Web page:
There is a family game called “Life,” which I have long liked to play. As a matter of fact, we still have it in our games collection. You are familiar with it. To maximize opportunity to win the game, decisions typical of those in actual life must be made, such as going to college or not, buying a home or not, purchasing life insurance or not, and even which paths to take across the board with that little colored-car game piece.
However, while it remains a fun family game, it nonetheless does not take into consideration the most important spiritual consideration in life for every person. Unfortunately, even in real life people fail to do the same.
It comes from the Apostle Paul what is the most important matter for your life. Galatia was a Roman province established in Asia Minor. Either on his second or third missionary trip, Paul ministered throughout Galatia, and established several churches. Paul left the churches believing each was grounded securely in the correct doctrines of Jesus Christ.
However, false teachers eventually got into the churches, and effectively led many in the churches to embrace legalistic beliefs that essentially denied the freedom in Christ taught by Paul. Therefore, upon receiving word as to what was happening, Paul dispatched a letter to each of the churches, which comprises the book of Galatians.
In his letter, Paul seems to make one matter perfectly clear at chapter six, verse 15, “For in Christ Jesus neither circumcision availeth any thing, nor uncircumcision, but a new creature.”
As far as Christ is concerned, when all is said and done, there is nothing more individually important “but a new creature.” Here stated in terse terms is the most needful spiritual consideration. Consider the Bible-based dynamic of it.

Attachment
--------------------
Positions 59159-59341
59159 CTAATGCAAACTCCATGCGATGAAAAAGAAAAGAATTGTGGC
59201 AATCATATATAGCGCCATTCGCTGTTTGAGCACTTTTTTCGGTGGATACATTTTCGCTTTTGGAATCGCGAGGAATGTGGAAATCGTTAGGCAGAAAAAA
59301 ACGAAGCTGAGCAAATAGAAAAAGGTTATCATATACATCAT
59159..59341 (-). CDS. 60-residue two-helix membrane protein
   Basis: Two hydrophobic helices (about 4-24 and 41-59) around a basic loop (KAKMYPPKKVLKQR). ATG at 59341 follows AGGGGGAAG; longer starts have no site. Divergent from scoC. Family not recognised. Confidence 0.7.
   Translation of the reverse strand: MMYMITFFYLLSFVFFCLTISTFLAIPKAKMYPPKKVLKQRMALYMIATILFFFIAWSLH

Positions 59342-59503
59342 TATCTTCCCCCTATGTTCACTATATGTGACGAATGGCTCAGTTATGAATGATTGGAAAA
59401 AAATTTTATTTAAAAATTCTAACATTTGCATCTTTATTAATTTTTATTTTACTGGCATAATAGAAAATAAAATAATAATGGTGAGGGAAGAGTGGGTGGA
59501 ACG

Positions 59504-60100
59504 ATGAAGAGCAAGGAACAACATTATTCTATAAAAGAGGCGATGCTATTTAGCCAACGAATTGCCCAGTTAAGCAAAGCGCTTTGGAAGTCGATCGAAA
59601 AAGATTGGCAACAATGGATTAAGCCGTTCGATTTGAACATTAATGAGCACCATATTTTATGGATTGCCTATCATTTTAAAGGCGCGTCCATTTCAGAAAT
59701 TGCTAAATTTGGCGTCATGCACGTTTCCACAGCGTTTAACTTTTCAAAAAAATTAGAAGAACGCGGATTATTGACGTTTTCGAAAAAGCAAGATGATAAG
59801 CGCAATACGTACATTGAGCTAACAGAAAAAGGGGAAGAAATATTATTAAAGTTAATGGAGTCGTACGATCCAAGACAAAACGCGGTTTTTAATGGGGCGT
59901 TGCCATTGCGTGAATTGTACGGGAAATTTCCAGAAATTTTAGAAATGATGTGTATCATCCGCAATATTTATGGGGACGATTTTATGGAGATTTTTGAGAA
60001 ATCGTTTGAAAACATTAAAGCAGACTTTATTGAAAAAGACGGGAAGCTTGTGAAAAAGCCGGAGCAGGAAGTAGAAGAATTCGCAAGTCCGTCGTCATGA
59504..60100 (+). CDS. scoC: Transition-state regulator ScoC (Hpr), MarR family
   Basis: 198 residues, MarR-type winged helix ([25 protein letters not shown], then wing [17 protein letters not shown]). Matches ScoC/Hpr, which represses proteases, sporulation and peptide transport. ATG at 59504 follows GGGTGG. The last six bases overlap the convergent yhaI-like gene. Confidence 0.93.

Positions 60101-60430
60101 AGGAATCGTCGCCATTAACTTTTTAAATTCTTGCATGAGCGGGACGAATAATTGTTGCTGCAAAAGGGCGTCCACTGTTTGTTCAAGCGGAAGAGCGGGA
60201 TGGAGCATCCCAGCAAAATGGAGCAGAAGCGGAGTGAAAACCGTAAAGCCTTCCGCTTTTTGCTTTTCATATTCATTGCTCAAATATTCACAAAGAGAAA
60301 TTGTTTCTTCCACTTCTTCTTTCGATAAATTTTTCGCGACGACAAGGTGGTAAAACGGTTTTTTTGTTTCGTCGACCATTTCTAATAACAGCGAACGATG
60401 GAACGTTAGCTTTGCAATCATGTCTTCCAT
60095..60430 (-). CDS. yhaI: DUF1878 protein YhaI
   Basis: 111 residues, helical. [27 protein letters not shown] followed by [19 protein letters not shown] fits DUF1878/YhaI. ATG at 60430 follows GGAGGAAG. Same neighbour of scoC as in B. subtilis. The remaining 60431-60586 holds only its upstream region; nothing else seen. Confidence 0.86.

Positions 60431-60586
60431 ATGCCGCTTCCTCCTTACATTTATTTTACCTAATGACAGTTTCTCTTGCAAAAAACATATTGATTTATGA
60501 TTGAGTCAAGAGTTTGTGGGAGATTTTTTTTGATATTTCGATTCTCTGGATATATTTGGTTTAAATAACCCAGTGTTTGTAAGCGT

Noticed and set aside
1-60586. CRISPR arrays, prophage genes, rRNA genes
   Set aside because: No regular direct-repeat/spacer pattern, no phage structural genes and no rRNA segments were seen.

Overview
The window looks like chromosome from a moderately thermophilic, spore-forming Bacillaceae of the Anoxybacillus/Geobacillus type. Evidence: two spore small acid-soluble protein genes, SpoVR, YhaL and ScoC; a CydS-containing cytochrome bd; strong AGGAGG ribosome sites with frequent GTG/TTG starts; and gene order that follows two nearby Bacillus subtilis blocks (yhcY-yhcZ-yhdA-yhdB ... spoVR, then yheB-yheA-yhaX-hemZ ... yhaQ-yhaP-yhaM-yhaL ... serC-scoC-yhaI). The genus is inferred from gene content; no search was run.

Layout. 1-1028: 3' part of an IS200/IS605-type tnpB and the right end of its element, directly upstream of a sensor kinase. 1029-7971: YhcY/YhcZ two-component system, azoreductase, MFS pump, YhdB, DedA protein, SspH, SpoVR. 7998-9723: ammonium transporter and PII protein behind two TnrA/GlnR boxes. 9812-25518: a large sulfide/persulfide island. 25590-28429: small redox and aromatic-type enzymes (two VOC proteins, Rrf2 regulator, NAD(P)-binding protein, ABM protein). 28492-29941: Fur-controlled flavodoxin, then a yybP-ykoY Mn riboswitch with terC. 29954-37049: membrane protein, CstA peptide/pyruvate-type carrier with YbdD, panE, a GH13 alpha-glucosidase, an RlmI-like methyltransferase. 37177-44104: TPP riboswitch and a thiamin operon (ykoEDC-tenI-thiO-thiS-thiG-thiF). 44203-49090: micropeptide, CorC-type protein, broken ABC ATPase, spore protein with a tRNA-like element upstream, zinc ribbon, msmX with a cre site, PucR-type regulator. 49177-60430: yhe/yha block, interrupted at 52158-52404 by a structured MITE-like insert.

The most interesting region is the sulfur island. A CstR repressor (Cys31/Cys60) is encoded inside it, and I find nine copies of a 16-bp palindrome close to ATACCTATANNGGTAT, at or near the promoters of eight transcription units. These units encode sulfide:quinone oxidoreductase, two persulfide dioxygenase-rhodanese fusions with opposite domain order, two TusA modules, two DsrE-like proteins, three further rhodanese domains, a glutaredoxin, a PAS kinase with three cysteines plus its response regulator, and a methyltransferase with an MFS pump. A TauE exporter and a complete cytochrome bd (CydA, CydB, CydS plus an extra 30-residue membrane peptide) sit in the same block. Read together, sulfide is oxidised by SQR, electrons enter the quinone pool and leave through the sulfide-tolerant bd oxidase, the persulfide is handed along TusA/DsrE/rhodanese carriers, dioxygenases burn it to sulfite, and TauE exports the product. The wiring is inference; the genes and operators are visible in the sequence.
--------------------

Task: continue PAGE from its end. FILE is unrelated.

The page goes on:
In Paul’s day with the early Christian church, the debate concerning circumcision versus uncircumcision was one of the hot topics. But, any debate was a non-issue in the light of Christ’s revelation to Paul. Neither circumcision nor non-circumcision meant anything over-against the priority of what Paul referred to as the “new creature.”
This leads us to understand why Paul is being point-specific here. The “new creature” to which he refers is that spiritual entity God creates in us as we enter relationship and fellowship with Him through the salvation experience.
Essentially, it is that spiritual presence with the believer in Jesus Christ that has the purpose of Godly leadership and influence concerning the principles of God. Paul also refers to the “new creature” as the “new man,” which is created in righteousness and true holiness. Peter connects with the same in terms of “the divine nature” of God.
Nonetheless, the most critical Christian premium is being declared here. In life, choices are made, and the accompanying focus is placed on them. Each person may choose which church to attend, which school to attend, which job, which car, which hairstyle, or in which state to live.
One can be the new kid on the block, the new national champions, a new blond, or have a new lease on life. Life is full of considerations concerning outlook and option.
But, nothing is more important to Christ than the Christian role and spiritual influence that comes with the new creature as it relates to life in and with Him.
Honest observation and evaluation is critical. Concerning the present state of spiritual affairs, the people of the Church seem to have lost sight, lost touch, and lost focus on what is actually the most important and expected matter for our lives.
The funny hitch about playing the game of “Life” is that one does not get to choose whether to get married or have children. At one point, one must add a spouse to that little colored car, and at other points, children must be added.
But, by contrast, the spiritual priority we place on the dominance of the Divine in our lives hinges on choice. According to Paul, there is absolutely no question what the most important matter in our lives should be, and it must concern the “new creature” because it involves God, and it is God with whom and about whom we should be most involved.
Christ’s willingness to die for us proves how important it is.
The Rev. Ron Branch is pastor of Faith Baptist Church in Mason, W.Va.
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